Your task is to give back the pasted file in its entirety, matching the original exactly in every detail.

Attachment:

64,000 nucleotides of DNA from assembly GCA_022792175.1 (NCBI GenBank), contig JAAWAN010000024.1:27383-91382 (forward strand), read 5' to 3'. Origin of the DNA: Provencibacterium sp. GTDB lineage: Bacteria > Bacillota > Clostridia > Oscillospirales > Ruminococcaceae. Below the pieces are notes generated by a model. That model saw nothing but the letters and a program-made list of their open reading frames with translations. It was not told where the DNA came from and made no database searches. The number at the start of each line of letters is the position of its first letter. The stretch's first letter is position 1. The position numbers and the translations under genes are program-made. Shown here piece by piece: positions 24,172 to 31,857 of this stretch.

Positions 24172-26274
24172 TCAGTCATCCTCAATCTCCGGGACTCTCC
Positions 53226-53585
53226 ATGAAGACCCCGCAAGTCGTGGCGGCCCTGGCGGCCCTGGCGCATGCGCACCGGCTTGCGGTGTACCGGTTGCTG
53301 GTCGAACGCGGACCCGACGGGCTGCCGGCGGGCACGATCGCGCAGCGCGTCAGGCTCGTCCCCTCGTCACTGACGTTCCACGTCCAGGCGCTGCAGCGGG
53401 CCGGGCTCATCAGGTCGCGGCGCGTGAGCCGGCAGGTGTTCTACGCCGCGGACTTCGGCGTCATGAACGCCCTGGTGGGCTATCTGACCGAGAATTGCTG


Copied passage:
64,000 nucleotides of DNA from assembly GCA_022792175.1 (NCBI GenBank), contig JAAWAN010000024.1:27383-91382 (forward strand), read 5' to 3'. Origin of the DNA: Provencibacterium sp. GTDB lineage: Bacteria > Bacillota > Clostridia > Oscillospirales > Ruminococcaceae. Below the pieces are notes generated by a model. That model saw nothing but the letters and a program-made list of their open reading frames with translations. It was not told where the DNA came from and made no database searches. The number at the start of each line of letters is the position of its first letter. The stretch's first letter is position 1. The position numbers and the translations under genes are program-made. Shown here piece by piece: positions 24,172 to 31,857 of this stretch.

Positions 24172-26274
24172 TCAGTCATCCTCAATCTCCGGGACTCTCC
Positions 53226-53585
53226 ATGAAGACCCCGCAAGTCGTGGCGGCCCTGGCGGCCCTGGCGCATGCGCACCGGCTTGCGGTGTACCGGTTGCTG
53301 GTCGAACGCGGACCCGACGGGCTGCCGGCGGGCACGATCGCGCAGCGCGTCAGGCTCGTCCCCTCGTCACTGACGTTCCACGTCCAGGCGCTGCAGCGGG
53401 CCGGGCTCATCAGGTCGCGGCGCGTGAGCCGGCAGGTGTTCTACGCCGCGGACTTCGGCGTCATGAACGCCCTGGTGGGCTATCTGACCGAGAATTGCTG